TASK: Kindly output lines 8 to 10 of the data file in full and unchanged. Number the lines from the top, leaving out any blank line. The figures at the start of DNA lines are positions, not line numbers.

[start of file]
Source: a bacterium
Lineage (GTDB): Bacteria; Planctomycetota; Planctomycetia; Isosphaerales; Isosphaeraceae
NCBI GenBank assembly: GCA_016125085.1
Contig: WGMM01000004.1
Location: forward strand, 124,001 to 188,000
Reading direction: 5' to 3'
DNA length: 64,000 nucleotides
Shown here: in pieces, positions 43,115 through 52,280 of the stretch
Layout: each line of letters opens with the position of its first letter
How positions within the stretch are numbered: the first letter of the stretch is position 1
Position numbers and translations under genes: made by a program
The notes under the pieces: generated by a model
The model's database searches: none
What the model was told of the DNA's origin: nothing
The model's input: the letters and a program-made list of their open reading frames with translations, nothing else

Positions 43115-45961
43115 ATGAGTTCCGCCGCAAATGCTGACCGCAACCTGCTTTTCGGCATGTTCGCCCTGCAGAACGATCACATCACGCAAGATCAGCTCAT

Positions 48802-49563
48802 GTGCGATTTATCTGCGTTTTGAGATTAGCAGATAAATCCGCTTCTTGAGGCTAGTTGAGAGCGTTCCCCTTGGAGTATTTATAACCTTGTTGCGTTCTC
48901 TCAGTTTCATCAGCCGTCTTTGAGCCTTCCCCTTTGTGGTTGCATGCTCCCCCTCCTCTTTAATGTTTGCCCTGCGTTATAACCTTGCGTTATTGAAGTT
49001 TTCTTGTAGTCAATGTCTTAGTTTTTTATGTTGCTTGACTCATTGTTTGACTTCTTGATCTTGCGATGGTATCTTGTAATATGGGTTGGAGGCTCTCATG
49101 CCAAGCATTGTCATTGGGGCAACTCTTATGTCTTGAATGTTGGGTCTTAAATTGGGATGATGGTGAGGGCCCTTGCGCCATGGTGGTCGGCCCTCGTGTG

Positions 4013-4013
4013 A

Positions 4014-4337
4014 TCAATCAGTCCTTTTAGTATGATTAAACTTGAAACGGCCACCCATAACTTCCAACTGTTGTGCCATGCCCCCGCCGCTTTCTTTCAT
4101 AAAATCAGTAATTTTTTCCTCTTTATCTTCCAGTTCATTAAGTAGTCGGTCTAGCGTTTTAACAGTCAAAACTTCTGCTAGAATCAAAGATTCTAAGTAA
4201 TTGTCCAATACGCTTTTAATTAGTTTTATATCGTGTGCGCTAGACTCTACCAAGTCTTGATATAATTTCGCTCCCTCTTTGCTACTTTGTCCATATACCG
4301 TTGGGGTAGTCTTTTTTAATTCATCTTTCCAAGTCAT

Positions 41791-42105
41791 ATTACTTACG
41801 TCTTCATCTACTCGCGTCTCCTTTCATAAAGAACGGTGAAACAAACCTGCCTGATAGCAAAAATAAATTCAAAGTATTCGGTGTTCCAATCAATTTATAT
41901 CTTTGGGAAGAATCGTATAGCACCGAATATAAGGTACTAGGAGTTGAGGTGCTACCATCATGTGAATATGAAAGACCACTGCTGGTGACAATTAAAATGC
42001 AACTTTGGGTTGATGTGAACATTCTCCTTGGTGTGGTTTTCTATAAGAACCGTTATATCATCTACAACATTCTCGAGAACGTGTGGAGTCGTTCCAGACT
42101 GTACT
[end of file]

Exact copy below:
Shown here: in pieces, positions 43,115 through 52,280 of the stretch
Layout: each line of letters opens with the position of its first letter
How positions within the stretch are numbered: the first letter of the stretch is position 1